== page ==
Re: Bandwidth Customer ratios

Jeff Woods ( )
Thu, 11 Dec 1997 18:08:41 -0500

I believe it all varies based on your usership, and you shouldn't put a
hard, fast number on it. If you can feed 150 "ports" on a T-1 and not
saturate the T at peak usage, then do so! If you can only support 60
users because most are download hogs or using video on demand, time for a
new T, in spite of that 96 recommendation (which seems to me to be based on
a HORRIBLE ratio... A T-1 is ABOUT 28 56k modems, or about 46 33.6k modems.
Now, I don't know about YOU, but let's assume everyone's using 56k
(unrealistic -- 33.6k is FAR more common, even now). Let's assume some
overhead, and call that 24 concurrent downloads at 56k. Are ONE in FOUR
of your customers doing a SUSTAINED download at any given time? Not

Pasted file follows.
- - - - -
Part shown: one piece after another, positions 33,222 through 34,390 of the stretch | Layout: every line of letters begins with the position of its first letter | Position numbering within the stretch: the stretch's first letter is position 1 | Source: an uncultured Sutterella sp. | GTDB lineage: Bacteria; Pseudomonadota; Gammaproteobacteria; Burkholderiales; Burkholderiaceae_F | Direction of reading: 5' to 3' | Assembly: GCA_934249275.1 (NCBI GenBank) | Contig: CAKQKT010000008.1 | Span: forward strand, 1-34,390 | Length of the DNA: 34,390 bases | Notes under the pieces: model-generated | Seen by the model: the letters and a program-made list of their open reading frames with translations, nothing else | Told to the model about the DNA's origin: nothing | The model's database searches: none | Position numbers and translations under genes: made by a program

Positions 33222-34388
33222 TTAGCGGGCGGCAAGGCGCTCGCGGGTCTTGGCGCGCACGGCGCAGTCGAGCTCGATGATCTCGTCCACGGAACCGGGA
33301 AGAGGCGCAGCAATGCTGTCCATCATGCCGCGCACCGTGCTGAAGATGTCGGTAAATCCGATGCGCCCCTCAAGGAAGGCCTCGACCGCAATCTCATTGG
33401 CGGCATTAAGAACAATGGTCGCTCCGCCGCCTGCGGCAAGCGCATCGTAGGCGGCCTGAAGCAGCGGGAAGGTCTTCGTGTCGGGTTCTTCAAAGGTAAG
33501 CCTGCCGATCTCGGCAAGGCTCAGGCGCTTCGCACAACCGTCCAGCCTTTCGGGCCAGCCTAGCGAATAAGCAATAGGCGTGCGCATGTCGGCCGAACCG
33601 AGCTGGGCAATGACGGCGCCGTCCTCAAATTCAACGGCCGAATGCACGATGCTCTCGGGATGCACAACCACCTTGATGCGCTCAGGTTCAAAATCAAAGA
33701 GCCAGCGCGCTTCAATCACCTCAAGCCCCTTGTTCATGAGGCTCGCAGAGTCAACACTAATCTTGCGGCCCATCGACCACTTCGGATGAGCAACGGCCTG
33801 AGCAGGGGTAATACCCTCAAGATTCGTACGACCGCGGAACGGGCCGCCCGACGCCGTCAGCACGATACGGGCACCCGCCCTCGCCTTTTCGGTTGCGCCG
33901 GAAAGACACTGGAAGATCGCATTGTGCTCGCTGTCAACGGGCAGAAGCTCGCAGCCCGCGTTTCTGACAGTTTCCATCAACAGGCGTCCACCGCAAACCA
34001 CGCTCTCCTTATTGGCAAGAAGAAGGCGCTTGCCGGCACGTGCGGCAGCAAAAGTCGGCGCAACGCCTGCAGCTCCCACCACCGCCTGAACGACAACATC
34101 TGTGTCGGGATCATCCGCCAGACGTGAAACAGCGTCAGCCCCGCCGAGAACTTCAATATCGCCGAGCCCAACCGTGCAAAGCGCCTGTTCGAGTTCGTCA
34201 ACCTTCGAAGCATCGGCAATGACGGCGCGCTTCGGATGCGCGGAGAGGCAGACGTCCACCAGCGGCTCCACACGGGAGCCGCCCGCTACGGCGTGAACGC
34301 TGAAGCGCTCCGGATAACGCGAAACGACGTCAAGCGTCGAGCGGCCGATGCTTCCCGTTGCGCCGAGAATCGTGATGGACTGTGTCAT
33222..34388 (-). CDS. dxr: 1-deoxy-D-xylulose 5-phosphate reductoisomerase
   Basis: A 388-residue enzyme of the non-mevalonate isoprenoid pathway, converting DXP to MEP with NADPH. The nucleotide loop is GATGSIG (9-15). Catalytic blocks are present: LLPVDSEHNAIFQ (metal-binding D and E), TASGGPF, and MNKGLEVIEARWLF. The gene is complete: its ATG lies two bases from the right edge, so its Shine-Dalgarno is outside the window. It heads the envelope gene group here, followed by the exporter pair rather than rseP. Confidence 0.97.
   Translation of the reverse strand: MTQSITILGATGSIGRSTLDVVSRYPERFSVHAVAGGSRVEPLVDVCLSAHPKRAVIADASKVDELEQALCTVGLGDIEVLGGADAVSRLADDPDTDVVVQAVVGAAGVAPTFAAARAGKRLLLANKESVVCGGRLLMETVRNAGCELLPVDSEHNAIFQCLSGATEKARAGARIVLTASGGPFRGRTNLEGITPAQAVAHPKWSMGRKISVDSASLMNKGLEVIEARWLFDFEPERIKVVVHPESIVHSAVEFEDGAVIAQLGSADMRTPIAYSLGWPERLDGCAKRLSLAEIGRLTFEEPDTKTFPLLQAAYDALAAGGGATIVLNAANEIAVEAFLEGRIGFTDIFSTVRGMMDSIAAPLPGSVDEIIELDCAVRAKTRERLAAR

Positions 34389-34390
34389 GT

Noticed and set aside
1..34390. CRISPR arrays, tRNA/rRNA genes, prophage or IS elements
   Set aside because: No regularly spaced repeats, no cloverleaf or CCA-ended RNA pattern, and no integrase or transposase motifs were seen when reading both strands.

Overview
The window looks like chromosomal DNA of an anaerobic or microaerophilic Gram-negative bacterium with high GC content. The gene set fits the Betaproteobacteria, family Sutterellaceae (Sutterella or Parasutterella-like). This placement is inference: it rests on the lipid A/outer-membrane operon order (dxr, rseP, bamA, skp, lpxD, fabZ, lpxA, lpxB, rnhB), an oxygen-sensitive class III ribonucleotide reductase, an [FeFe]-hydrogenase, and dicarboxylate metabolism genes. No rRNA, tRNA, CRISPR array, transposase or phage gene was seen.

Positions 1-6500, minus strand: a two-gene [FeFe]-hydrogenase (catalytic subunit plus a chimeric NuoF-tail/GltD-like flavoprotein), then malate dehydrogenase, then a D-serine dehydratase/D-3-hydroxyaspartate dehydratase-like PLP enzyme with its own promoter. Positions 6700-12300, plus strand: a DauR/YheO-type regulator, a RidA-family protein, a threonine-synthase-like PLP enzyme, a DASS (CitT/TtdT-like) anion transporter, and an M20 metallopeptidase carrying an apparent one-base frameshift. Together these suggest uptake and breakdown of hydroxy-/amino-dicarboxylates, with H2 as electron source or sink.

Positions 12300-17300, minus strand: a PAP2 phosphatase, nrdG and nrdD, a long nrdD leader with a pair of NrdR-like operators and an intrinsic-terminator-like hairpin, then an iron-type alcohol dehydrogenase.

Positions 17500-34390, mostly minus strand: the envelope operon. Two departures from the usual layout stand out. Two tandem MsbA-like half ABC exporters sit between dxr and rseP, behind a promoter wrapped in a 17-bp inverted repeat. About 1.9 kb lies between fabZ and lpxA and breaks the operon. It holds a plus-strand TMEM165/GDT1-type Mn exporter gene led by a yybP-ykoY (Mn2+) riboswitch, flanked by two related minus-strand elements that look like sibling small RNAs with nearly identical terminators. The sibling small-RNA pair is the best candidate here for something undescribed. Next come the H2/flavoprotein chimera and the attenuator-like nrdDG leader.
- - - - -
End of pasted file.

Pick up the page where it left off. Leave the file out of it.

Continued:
here, they're not.

At 05:36 PM 12/11/97 -0500, you wrote:
>-> A silly question for someone,
>-> Has anyone found out a decent formula for figuring out how much
bandwidth is
>-> needed to provide a decent service to "X" amount of dialup customers?
>-> than the obvious phone call stating "Man downloading is sooo slow?" I
>-> haven't figured out a really good way of telling. I have to factor in a
>-> nominal number of webpages that we host also. Any kind of generic tips or
>-> thoughts would be helpful.
>Boardwatch magazine printed an article a while back and I believe they
>suggested 96 dialin lines per T-1 of bandwidth into the Internet. This of
>course whas when we were using 33.6kbs modems, not ISDN and 56k series
>Jeff Binkley
>ASA Network Computing
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